Friday, November 3, 2017

Sony AIBO Robot Dog 2017

Sony's Aibo pet robot is making a return. The original dog-like robot launched in 1999, while Sony says its followup is "capable of forming an emotional bond with members of the household while providing them with love, affection, and the joy of nurturing and raising a companion." Its OLED eyes allow for "nuanced" expressions, fisheye cameras see and recognize individual faces while new actuators allow its body to move smoothly along 22 axes. The array of movements and sounds are intended to make Aibo more lifelike, while it's also capable of responding to voice commands and petting to learn what makes its owner happy.

Pre-orders for the new robot begin tonight via Sony's online store in Japan for 179,000 yen (about $1,739 US), with shipments scheduled to begin on January 11th. 

Wednesday, July 5, 2017

Sony Xperia XZ Premium Custom Rom Free Download

Sony Xperia XZ Premium mobile features a 5.5" (13.97 cm) display and runs on Android 7.1 (Nougat) operating system. The device is powered by a Octa core (2.45 GHz, Quad core, Kryo 280 + 1.9 GHz, Quad core) processor paired with 4 GB of RAM. As far as the battery is concerned it has 3230 mAh. Over that, as far as the rear camera is concerned this mobile has a 19 MP camera and the front is powered by a Exmor RS sensor.

Requirements For Custom Rom

  • Xperia XZ Premium [G8141 and G8142]
  • stock 7.1.1
  • 45.0.A.5.8 -> v01 -
  • 45.0.A.5.1 and older is not officially supported.
  • Unlocked bootloader

How to install

* Currently there is no TWRP. You can get root priv on the shell by "adb root"."_with_SuperSU" edition has integrated SuperSU.
1. Reboot into recovery or bootloader2. Flash kernel using recovery or fastbootRecovery - Install zip fastboot - Extract boot.img from zip and run this command:fastboot flash boot boot.imgIf you have no recovery, you also need to flash recovery by this command:fastboot flash recovery TWRP-3.1.1-0-maple.img3. Reboot4. Done!
To root and install Xposed, you should flash SuperSU zip (e.g. in TWRP.First/second boot will be bootloop and take some time to boot up correctly.Changelog
Removed non-working DRM patch*This fixes sound problem v01Re-enabled double tap to wakeTo enable it, run these commands:adb rootadb shell/sbin/busybox mount -o remount,rw /systemtouch /system/usr/keylayout/clearpad.klchmod 644 /system/usr/keylayout/clearpad.klecho "key 531 WAKEUP" > /system/usr/keylayout/clearpad.klsetprop persist.sys.touch.easywakeup 1Add maple/sio/fiops I/O Scheduler (yeah, Maple on Maple!)
Add iosched switcherAdd KCAL
Add wakelock blockerAdd alucard, darkness CPU governorsAdd toggle for software crcAdd other misc patches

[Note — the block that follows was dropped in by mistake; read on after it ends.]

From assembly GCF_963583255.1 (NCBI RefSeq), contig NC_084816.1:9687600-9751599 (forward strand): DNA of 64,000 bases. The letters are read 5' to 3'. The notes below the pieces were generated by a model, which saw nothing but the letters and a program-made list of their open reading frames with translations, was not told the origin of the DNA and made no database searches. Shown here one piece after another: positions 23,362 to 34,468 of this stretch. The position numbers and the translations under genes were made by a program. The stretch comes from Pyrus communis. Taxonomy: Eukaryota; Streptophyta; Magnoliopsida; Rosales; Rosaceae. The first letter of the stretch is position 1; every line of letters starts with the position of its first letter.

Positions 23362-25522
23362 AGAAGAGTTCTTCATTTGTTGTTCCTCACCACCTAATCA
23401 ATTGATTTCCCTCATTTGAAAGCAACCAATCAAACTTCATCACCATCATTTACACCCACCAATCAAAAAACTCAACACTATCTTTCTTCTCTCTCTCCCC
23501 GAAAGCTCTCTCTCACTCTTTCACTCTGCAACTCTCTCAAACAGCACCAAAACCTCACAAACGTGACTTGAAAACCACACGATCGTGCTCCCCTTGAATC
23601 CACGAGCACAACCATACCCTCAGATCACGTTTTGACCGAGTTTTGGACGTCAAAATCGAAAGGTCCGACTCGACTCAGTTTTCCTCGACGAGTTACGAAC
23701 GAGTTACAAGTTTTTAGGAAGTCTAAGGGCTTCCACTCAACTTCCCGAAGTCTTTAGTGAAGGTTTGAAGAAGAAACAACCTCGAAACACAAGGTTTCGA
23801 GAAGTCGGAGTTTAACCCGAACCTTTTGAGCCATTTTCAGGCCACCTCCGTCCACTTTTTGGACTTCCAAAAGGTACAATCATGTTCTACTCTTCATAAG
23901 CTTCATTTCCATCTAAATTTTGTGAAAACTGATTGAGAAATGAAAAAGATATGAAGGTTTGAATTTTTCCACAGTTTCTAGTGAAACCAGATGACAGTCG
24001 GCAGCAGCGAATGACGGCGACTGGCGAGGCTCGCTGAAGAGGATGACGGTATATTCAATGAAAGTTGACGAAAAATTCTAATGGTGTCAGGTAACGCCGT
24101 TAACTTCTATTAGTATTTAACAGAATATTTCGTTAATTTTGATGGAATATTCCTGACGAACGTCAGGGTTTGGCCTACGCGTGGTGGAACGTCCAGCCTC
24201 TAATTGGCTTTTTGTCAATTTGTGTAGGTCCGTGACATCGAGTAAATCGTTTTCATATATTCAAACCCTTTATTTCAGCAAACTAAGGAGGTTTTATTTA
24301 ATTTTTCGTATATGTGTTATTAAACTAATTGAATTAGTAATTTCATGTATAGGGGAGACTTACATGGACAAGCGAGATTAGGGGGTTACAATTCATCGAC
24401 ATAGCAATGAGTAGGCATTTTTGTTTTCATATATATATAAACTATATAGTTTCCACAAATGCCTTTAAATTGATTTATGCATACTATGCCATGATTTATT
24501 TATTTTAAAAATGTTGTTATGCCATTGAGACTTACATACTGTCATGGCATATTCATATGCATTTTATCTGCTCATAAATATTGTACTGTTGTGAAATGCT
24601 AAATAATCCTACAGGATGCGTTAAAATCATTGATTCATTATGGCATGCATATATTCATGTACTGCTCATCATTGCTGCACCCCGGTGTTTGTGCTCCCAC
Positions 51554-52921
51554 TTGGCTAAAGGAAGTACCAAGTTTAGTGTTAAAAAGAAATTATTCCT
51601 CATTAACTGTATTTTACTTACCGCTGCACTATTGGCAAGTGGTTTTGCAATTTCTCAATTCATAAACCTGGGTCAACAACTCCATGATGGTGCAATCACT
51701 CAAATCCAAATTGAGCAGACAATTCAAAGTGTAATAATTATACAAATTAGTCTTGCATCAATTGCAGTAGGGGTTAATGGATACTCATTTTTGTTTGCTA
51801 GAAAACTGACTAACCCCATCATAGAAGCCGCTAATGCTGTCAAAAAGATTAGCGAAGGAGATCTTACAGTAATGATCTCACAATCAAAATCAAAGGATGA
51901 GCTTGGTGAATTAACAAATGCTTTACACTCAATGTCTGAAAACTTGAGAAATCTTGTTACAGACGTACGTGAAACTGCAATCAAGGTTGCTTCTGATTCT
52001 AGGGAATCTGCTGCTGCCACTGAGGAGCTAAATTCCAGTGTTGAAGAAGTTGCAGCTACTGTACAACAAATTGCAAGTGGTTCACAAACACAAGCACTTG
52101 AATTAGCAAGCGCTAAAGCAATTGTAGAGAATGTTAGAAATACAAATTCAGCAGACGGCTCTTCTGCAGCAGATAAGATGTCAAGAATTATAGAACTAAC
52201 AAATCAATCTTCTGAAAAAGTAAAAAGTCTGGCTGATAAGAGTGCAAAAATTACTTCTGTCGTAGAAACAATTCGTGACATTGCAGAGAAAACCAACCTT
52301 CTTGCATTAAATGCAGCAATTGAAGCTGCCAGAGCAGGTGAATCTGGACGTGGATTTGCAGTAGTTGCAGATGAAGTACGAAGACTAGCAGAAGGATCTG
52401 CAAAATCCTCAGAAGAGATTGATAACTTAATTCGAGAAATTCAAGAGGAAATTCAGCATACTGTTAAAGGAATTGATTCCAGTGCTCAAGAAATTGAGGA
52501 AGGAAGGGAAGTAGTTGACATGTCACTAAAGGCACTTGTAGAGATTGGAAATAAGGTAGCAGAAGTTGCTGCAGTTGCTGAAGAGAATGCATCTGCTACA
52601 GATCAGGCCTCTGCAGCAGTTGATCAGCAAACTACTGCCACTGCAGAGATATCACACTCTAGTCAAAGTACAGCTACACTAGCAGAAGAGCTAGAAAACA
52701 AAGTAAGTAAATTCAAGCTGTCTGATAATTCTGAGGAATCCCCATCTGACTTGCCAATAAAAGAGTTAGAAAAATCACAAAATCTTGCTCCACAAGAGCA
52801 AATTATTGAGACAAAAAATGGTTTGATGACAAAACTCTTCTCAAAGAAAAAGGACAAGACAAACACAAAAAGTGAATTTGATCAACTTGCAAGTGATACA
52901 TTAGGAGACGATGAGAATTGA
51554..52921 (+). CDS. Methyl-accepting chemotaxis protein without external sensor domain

Disable DM_VERITY, force module sig and some debugging
Disable ric

Monday, June 26, 2017

How To save your Credit Card details from being hacked from the ATM

If you're ready for a summer road trip with friends and family, consider this: It's easier than ever for criminals to nab your credit card data at the gas pump using devices called skimmers.

The FTC also offers tips for keeping your information safe. For starters, keep an eye out for special seals placed over the front panel of the gas pump. Thieves need to lift that seal to get a skimmer inside the pump. If the seal gets lifted, it'll read "void." If you spot a voided label, don't use the pump and do tell the gas station manager.

The Federal Trade Commission released a warning Thursday that skimmers -- devices designed to detect and record credit card information at payment terminals -- are getting smaller, smarter and harder to detect. Some can even be hidden inside gas pumps, making it very difficult to tell that anything's amiss.

Other tips include keeping an eye out for external credit-card readers that look different from the ones at surrounding pumps and using your debit card as a credit card to avoid giving your PIN away. If you can't use your debit card as a credit card, shield your PIN number entry with your hand in case "tiny pinhole cameras" are installed. where thieves might be more worried about getting spotted by a camera.

How to secure and make internet Private with ProtonVPN

VPN wants you to be able to browse the internet without worrying who might be spying on you. After launching an encrypted email service called ProtonMail in 2014, the online privacy company debuted its latest service on Tuesday. ProtonVPN is now available to the public after extensive beta testing and a year in development.

Proton cited numerous reasons for the service, including the US government's rollback of internet privacy regulations and upcoming battle over net neutrality. Proton's blog also references the UK's recent online surveillance laws and countries that restrict what websites you can visit.

As stated on the company's blog, ProtonVPN "allows users to browse the web without being tracked, bypass online censorship blocks, and also increases security by passing all internet traffic through a strongly encrypted tunnel.

Better yet, ProtonVPN has a number of subscription packages, and the cheapest option is free. If you like the service, you can upgrade or downgrade at any time. Essentially, the public vpn or "virtual private network" routes your connection to the internet through secure channels that travel through multiple countries.

Check out the various subscriptions here. ProtonVPN looks to have an admirable goal of bringing an open, private internet to all. The company also promises to never sell your data for ad revenue to other companies.

Google wants to build there own iPhone and processors